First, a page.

COLUMBUS, Ohio Researchers here have created the first electronic circuit to merge traditional inorganic semiconductors with organic "spintronics" devices that utilize the spin of electrons to read, write and manipulate data.
Ezekiel Johnston-Halperin, assistant professor of physics, and his team combined an inorganic semiconductor with a unique plastic material that is under development in colleague Arthur J. Epstein's lab at Ohio State University.
Last year, Epstein, Distinguished University Professor of physics and chemistry and director of the Institute for Magnetic and Electronic Polymers at Ohio State, demonstrated the first successful data storage and retrieval on a plastic spintronic device.
Now Johnston-Halperin, Epstein, and their colleagues have incorporated the plastic device into a traditional circuit based on gallium arsenide. Two of their now-former doctoral students, Lei Fang and Deniz Bozdag, had to devise a new fabrication technique to make the device.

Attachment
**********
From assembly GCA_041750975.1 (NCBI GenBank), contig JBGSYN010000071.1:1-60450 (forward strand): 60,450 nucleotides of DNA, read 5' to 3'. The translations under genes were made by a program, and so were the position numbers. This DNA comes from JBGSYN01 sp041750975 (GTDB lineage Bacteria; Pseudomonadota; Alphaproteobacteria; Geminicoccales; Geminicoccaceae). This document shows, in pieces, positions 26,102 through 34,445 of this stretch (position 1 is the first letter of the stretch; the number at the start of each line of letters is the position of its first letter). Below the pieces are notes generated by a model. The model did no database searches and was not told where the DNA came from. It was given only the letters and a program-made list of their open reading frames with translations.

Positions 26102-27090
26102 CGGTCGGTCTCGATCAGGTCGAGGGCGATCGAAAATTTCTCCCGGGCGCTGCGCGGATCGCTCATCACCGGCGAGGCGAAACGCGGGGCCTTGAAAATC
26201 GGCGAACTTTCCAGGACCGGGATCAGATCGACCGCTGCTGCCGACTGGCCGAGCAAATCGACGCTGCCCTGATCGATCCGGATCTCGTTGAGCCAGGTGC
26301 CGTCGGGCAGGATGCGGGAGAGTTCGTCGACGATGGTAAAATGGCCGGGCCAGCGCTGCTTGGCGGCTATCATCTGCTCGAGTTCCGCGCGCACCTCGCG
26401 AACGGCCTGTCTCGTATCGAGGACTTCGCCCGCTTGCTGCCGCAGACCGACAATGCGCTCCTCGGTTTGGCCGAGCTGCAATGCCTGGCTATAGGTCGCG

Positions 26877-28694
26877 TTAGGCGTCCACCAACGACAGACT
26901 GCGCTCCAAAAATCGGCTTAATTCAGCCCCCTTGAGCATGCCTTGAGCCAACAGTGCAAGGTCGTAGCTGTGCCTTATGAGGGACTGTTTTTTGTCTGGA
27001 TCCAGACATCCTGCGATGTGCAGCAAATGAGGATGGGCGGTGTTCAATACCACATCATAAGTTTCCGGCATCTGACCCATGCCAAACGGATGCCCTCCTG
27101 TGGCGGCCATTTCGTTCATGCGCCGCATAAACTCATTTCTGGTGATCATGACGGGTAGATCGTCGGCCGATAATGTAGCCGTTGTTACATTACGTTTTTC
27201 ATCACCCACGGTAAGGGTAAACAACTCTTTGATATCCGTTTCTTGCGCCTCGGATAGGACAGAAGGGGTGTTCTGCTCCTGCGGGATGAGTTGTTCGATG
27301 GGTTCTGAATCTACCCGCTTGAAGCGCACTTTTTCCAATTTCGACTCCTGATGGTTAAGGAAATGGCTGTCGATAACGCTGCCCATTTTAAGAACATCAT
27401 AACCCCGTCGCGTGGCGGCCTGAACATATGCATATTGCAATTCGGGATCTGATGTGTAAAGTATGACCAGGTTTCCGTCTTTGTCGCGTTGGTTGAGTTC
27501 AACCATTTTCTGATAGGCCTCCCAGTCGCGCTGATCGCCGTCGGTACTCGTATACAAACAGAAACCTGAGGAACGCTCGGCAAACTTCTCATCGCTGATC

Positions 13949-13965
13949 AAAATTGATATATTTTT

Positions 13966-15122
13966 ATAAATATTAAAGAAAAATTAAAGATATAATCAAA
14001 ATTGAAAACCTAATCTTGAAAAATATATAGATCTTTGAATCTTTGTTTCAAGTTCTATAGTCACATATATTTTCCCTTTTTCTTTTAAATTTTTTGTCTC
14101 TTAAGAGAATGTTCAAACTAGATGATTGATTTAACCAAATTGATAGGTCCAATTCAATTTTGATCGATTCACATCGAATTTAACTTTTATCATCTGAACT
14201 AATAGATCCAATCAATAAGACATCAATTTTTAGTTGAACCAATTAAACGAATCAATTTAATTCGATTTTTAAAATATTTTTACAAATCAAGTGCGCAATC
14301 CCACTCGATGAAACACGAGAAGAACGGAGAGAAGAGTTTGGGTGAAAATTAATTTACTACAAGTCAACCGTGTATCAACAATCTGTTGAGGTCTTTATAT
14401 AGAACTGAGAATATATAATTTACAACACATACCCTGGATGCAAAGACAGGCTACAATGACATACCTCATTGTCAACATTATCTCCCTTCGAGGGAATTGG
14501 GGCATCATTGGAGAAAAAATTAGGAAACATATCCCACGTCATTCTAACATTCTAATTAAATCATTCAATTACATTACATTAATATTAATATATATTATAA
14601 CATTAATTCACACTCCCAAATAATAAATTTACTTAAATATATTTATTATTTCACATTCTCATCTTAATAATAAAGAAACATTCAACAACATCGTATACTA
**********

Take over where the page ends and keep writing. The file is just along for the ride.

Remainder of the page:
In a paper published online today in the journal Physical Review Letters, they describe how they transmitted a spin-polarized electrical current from the plastic material, through the gallium arsenide, and into a light-emitting diode (LED) as proof that the organic and inorganic parts were working together.
"Hybrid structures promise functionality that no other materials, neither organic nor inorganic, can currently achieve alone," Johnston-Halperin said. "We've opened the door to linking this exciting new material to traditional electronic devices with transistor and logic functionality. In the longer term this work promises new, chemically based functionality for spintronic devices."
Normal electronics encode computer data based on a binary code of ones and zeros, depending on whether an electron is present or not within the material. But researchers have long known that electrons can be polarized to orient in particular directions
|Contact: Ezekiel Johnston-Halperin|
Ohio State University